Maddy said several other industries have fared better than local restaurants. Hotels have been booked solid, he said, and gasoline stations have made lots of money from passing trucks and car traffic over the last week.
Some restaurants have seen a slight business boost from people who work at the camp and stay in local hotels.
Campestre Mexican Restaurant has served carpenters and electricians from out of state.
But their business has boosted sales by only about 15 percent to 20 percent, manager Ignacio Aguirre said. That's far less than he expected.
Businesses have also served some National Guard members posted at the Jamboree.
Eva Pettri and Alan Cummings at the Family Coin Laundry have been banking on business from the National Guard. They have been trying to tempt Guardsmen down from the Summit by staying open for longer hours and offering a special military rate.
Pettri said her business has doubled since the Jamboree began. She had hoped for more. She said Jamboree organizers had said they would give her laundromat the official contract to wash all the clothes from event attendees.
Pettri had planned to hire more employees from the area and to keep the doors open all night to wash hundreds of dirty Scout uniforms. But at the last minute, she said, organizers decided to hire laundry trucks that feature washers and dryers for Scouts to use.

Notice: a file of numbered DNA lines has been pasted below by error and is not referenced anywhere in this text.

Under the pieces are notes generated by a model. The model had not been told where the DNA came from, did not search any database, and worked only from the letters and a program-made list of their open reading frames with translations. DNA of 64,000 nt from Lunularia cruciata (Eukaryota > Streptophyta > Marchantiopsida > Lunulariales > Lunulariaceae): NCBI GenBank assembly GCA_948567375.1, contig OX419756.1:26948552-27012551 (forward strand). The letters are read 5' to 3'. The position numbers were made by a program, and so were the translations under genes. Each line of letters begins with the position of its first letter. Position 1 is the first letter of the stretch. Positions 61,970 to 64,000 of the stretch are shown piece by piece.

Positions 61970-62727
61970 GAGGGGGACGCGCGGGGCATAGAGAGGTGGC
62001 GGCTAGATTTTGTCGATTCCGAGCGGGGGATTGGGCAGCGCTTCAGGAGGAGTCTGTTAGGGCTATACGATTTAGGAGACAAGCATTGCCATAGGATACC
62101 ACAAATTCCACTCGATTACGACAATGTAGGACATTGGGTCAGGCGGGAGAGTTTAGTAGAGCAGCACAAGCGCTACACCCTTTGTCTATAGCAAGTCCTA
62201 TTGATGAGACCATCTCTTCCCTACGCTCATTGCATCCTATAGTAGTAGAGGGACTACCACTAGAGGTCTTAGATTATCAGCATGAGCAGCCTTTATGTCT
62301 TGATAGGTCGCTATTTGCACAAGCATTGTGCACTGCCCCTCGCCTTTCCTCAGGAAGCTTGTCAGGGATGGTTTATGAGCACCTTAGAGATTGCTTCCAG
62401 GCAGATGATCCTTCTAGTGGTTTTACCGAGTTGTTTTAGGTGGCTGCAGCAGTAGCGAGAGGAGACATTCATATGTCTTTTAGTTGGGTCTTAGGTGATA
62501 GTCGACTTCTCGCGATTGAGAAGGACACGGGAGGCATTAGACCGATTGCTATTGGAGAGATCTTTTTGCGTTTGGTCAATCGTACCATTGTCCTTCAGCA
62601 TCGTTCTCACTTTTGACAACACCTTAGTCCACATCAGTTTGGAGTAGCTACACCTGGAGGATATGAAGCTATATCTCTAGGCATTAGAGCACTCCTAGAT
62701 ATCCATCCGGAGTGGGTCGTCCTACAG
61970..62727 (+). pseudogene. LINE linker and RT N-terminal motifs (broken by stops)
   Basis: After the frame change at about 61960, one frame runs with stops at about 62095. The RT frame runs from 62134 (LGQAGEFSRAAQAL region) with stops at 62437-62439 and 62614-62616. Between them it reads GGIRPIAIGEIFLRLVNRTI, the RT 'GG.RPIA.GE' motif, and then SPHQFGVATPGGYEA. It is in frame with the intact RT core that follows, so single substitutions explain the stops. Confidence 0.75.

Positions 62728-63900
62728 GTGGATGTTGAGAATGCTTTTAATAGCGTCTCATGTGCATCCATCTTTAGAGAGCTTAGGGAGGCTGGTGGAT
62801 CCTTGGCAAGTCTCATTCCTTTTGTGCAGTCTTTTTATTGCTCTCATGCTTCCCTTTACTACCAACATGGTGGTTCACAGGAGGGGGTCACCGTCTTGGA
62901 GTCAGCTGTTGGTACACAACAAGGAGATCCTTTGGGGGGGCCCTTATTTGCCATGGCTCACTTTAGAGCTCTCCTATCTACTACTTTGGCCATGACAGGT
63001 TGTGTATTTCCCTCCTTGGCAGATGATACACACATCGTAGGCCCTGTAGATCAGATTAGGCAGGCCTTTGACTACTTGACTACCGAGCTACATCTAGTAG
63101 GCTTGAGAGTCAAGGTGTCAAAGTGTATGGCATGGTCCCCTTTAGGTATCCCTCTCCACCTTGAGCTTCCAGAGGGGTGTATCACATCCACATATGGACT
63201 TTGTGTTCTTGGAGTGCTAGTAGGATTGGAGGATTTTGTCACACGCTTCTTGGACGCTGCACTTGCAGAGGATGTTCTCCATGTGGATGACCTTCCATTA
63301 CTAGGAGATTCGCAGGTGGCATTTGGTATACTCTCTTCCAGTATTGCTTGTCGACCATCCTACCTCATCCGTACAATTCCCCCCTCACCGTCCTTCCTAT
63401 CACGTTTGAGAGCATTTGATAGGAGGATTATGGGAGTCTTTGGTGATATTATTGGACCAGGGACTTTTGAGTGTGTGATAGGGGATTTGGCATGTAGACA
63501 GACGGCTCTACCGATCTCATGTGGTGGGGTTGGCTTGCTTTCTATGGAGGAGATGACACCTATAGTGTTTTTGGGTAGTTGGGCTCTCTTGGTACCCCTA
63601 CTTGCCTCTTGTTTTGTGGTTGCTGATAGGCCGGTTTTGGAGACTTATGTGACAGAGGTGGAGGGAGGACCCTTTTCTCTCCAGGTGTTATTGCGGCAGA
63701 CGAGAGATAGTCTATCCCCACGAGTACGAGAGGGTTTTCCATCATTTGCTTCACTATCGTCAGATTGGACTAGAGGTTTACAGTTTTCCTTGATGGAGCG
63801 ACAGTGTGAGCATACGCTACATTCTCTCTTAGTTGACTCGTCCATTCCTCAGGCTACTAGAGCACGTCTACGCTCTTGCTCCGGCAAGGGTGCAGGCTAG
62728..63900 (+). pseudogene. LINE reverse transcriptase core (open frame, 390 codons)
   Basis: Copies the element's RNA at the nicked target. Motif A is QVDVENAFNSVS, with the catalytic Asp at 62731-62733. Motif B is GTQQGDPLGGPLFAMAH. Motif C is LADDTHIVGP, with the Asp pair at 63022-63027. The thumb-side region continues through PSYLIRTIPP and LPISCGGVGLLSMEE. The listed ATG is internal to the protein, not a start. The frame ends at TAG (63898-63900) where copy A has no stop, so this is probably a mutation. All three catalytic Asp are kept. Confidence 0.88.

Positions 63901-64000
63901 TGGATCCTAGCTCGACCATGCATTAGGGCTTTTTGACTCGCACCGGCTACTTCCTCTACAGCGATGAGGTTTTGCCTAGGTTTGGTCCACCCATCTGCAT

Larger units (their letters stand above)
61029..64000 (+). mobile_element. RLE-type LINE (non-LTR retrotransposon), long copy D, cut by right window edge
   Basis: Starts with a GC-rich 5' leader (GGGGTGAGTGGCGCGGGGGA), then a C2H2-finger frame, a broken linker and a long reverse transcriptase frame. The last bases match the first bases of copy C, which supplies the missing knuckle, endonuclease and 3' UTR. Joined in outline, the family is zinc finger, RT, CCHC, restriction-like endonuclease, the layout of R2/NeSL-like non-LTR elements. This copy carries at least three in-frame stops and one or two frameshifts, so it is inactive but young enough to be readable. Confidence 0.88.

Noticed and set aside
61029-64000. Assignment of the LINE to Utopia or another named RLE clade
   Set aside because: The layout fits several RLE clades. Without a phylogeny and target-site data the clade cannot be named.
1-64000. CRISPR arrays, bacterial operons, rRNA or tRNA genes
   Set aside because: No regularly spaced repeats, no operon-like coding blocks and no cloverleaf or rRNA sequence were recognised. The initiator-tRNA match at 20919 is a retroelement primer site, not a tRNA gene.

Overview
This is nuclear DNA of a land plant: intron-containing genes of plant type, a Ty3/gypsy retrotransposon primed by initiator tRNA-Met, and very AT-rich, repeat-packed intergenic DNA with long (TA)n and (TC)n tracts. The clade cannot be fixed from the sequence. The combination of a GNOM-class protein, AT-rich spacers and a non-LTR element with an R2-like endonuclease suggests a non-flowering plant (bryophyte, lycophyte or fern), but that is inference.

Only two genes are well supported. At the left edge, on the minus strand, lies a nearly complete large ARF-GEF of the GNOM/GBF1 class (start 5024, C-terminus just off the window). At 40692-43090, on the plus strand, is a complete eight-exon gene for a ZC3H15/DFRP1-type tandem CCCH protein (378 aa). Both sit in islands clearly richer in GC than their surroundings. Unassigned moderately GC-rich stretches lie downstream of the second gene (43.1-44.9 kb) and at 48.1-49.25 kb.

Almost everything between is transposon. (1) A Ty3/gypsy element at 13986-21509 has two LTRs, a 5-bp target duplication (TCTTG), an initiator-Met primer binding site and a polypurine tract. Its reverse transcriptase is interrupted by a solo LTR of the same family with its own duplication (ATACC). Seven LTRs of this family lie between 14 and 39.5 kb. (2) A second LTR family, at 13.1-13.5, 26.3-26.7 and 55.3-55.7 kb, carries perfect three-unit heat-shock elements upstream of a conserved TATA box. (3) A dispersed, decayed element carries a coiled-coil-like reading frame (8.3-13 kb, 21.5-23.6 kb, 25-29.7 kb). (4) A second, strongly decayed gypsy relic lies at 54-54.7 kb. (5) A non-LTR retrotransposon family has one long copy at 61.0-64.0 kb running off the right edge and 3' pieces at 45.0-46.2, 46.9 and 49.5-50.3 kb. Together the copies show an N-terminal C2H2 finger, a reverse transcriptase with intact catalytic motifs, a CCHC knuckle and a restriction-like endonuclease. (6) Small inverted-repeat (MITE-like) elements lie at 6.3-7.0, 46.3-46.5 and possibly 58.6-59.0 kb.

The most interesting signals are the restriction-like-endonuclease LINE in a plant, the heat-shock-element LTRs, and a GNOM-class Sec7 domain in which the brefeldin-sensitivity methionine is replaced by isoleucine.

She said she does have one related contract to wash clothes -- about 10 bags daily -- for the Boy Scout Office of Philanthropy.
The adventure industry, on the other hand, has several formal contracts to serve the Boy Scouts. Many adventures companies have maintained a steady stream of customers.
Class VI Rafting, for example, has seen about 30 percent more customers since the Jamboree began, said Arnold, who founded and now co-owns Class VI. According to Arnold, the company sent about 800 regular tourists and 1,000 Boy Scouts down the New River on Saturday.
Arnold was pleased with the boost. As a member of the original Jamboree planning committee, he said he had a more "realistic" projection for the profits that he would receive from the event.
ACE Adventure Resort has also has a steady stream of visitors, including about 5,000 boy scouts, according to Beth Gill, the resort's director of marketing.
"We thought it was going to be a little bit busier," Gill said.
Reach Laura Reston at laura.res...@wvgazette.com or 304-348-5112.